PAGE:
How to keep straps from tangling?

-- Last Updated: Mar-22-08 8:08 PM EST --

Geeze! I swear the boat racking straps we have purposely entwine with each other when not in use. Even if I straighten them out and separate them every time I use them, they are either tangled or messy when I go to use them next time.

I have 3 sets of straps I keep for racking the boats in the trunk of my car. I have tried a few things, but I need a relatively quick-n-easy way to keep them all sorted and separate.

Suggestions? Ideas? What works and what doesn't?

PS I am not a neatnik or perfectionist. Rolling them up so they look like they just came out of the store packaging doesn't work for me.

Roll them up
Roll them up in pairs.

Take two straps, put the buckles one on top of the other and roll a pair of them up.

Having two buckles in the middle to roll means you get more per turn.

Takes all of 30 seconds Ness.

I hate it when my strap gets tangled…

try this.

Home Cheapo and Lowes
sell plastic devices that act as spools for extension cords; about 14"x5"…maybe $3.00. You could get one for each strap and keep them separate.

Rubber bands
I roll them up quickly and put a rubber band around each one. Just keep a couple extra rubber bands in the glove compartment since they will break over time.

Two types of people in this world:
Those who are anal, and those who are not.

For the second group, we just “daisy chain” them in pairs. I hold the buckles together, form a loop and 'chain 'em until there are 6 inch or so ends remaining, and feed those through the last loop. Works best with flexy, broken-in straps.


Not that there is anything wrong with being anal.

Daisy chains work…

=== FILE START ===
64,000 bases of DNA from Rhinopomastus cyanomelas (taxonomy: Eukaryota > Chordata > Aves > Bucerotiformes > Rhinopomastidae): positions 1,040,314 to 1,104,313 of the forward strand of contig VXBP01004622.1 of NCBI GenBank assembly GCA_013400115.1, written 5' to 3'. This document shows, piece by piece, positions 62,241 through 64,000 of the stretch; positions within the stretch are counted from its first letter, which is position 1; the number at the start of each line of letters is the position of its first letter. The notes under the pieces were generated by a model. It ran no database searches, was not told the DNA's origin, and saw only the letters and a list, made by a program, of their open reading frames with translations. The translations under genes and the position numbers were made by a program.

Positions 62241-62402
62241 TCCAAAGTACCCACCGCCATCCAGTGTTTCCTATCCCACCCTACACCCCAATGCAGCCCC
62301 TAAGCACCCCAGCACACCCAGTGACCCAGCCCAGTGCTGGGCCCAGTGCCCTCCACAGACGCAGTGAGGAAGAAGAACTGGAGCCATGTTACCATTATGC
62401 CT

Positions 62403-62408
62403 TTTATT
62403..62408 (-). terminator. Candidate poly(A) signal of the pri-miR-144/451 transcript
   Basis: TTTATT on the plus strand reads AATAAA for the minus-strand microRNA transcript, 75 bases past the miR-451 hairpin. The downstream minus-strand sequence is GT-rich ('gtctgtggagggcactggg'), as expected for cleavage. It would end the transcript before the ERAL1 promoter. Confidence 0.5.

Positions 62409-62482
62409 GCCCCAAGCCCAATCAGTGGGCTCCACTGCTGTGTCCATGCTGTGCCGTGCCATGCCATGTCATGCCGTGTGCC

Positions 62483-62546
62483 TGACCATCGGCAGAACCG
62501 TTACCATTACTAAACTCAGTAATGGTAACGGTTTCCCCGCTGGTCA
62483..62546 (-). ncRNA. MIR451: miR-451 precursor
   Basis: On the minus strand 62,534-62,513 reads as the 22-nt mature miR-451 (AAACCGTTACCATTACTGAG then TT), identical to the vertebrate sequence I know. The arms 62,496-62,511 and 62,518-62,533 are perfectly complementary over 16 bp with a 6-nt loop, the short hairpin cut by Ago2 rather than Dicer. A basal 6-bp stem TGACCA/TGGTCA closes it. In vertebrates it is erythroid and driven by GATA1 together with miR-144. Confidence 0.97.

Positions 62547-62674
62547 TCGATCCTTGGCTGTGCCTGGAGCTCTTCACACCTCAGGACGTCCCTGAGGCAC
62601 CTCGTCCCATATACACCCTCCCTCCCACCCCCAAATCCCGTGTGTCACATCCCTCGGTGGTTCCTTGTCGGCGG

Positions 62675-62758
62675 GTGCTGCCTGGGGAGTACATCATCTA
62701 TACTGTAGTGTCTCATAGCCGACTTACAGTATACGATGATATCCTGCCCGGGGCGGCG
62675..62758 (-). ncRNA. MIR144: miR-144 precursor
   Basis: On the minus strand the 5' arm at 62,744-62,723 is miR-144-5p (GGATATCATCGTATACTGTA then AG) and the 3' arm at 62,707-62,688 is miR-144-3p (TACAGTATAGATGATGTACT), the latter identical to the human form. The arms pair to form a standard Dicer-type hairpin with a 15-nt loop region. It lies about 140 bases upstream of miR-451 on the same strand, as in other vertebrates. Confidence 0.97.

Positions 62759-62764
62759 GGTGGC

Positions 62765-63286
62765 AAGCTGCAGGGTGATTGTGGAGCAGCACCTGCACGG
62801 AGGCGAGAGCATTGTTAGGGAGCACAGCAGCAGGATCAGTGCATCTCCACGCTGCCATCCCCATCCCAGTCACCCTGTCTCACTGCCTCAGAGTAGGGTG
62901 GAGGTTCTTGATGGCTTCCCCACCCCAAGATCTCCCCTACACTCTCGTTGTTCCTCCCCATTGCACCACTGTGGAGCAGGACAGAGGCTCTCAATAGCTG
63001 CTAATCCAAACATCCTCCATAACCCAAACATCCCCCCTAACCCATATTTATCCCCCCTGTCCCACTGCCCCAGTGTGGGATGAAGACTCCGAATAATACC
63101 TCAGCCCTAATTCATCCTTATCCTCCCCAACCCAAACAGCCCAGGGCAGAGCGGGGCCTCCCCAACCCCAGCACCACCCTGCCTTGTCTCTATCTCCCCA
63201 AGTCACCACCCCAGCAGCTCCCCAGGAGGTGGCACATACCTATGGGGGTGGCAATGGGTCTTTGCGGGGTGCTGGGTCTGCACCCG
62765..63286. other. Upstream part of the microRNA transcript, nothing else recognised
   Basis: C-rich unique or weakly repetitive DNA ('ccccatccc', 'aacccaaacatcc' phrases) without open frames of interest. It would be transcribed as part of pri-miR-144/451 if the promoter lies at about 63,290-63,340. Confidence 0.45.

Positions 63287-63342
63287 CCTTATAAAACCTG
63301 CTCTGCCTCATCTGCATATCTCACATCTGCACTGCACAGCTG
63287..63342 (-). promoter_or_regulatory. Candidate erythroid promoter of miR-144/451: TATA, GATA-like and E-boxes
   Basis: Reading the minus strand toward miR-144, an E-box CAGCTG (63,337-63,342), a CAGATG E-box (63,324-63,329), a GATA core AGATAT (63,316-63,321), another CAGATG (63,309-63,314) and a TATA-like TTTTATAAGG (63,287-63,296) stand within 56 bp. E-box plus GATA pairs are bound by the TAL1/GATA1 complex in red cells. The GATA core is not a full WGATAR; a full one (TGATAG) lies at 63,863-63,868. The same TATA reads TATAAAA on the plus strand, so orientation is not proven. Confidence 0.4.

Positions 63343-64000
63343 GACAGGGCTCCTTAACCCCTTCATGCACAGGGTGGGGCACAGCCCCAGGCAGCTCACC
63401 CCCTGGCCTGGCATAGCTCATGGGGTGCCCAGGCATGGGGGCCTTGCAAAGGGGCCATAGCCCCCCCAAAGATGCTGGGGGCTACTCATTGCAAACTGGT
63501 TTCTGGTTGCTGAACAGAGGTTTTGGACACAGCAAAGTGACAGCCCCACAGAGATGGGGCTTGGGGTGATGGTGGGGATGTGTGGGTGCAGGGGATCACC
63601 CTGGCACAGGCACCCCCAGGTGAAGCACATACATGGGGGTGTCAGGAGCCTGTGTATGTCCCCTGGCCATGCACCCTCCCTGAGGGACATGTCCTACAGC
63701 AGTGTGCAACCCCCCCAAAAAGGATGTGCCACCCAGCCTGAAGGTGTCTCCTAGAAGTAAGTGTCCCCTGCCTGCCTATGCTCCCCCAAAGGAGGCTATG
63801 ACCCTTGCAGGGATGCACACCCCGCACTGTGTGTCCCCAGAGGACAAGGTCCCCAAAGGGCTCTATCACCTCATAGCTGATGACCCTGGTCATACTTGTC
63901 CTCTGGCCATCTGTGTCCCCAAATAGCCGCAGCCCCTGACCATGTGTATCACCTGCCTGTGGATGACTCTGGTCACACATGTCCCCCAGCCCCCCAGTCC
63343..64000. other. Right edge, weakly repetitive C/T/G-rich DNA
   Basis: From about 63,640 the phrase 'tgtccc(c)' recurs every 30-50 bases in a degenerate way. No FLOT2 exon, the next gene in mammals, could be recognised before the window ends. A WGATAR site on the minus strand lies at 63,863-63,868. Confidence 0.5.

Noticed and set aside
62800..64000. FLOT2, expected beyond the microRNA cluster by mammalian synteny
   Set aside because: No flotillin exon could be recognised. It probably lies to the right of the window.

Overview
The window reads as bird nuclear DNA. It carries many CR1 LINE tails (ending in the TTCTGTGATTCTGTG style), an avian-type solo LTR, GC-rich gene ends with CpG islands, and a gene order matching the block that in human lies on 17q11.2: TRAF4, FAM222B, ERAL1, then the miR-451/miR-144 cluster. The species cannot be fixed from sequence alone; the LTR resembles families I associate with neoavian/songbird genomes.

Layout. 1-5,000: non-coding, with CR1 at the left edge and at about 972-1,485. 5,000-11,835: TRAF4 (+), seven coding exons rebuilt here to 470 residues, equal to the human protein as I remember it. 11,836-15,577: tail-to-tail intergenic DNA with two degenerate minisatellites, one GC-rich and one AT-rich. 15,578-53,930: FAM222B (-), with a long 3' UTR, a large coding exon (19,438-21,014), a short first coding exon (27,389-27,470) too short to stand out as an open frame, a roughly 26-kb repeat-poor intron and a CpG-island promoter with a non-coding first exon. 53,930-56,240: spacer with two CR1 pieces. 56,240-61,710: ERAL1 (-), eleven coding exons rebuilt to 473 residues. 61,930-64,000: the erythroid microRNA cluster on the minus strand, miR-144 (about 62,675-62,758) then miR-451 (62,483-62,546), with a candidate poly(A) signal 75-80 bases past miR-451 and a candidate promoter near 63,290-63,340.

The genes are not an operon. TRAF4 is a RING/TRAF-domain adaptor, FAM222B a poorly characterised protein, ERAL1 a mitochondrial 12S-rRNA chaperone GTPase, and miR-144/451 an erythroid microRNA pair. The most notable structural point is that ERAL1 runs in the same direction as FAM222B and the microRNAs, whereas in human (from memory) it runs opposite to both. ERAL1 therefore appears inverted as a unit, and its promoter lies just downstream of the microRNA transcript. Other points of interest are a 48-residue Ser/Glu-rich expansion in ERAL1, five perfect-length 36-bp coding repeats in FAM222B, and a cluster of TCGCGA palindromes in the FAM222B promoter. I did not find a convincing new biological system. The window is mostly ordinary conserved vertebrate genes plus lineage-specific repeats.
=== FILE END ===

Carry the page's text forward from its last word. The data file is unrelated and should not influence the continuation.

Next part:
I have sets of NRS straps in my workshop, in 2 different vehicles, and 5 or 6 pair in a hanging basket in my garage. No mess/no hassles.

Daisy chain is quick & easy. If you don’t know how to do it,ask an electrician; most of them know how. Learn it & practice it a few times & you’ll never forget it.

I use the same method on long electrical extension cords, para cord, tubular webbing, painters, utility cord, bungee cord, and other myriad pieces of rope & cordage.


Use velcro straps
Like so:

I keep my straps
in a bucket. I just kind of feed them into the bucket as I put them in. I find that it is really no big deal getting them out and they don’t seem to really get all that tangled. If I roll straps up around the buckles, I find that they tend to be all twisted when I unravel the roll. Just preferences, I guess.

what works for me
Take the strap and fold it in half, then fold that in half and continue to fold in half until you have about a 3-4 foot section. Tie the whole thing together with a knot in the middle. It is quicker than rolling them up, they come apart easily (just untie the knot) and they will not tangle amongst themselves.

Sea-Kayaker mag had a technique
Don’t remember the issue, but S-K illustrated a dead-easy technique for winding straps around your thumb and forefinger to create neat bundles that store easily. I use this method all the time but can’t explain it nearly as well as the S-K folks.

Anyone got a link to the article?

Thick or thin straps?
My good NRS straps just take a shake and they are free. I have a few cheap Harbor Freight type ones and they stay tangled - hence I don’t use them.

I use the spaghetti pile "method"
I Rarely get tangles. Seems to me being finicky about straps is wasted time. That is, unless you get a lot of satisfaction in seeing them all neat and pretty.

For the lazy, with ADD
I have three sets of straps. I also tired of the sorting. Here is the easiest method: save Folger’s plastic coffee cans. Put a set of straps in each can. I put the straps end-to-end, wrap them up together around my hand, and stick them in the can. A separate can for each set. When you get them out, they fall out with no tangles.

Roll your own
I roll mine around the buckle and stuff them in the door pockets in my truck. If I was keeping them in a trunk I’d probably get a small nylon stuff sack to put them in, or maybe a coffee can.

I figure I spend less time rolling them than I would untangling them.

same way I do it

This is the fastest and easiest way. Who wants to spend all that time rolling and securing the rolls?

One word…DAISYCHAIN…easy as can be.

net bags
Take the netted bags that come with all kayaking gear–you know, the one’s where we wonder, “Man, this is a nice netter bag with a draw string on top. I sure hate to toss it, but what am I going to do with it?”.

Put one strap per bag. Ta daa.

not loose in the bed of a truck
oops. I tossed it back there in what I thought was a rolled up piece,five miles on the freeway at 65mph there’s this 12’ length of webbing snaking around in the air weaving all over the place,and out.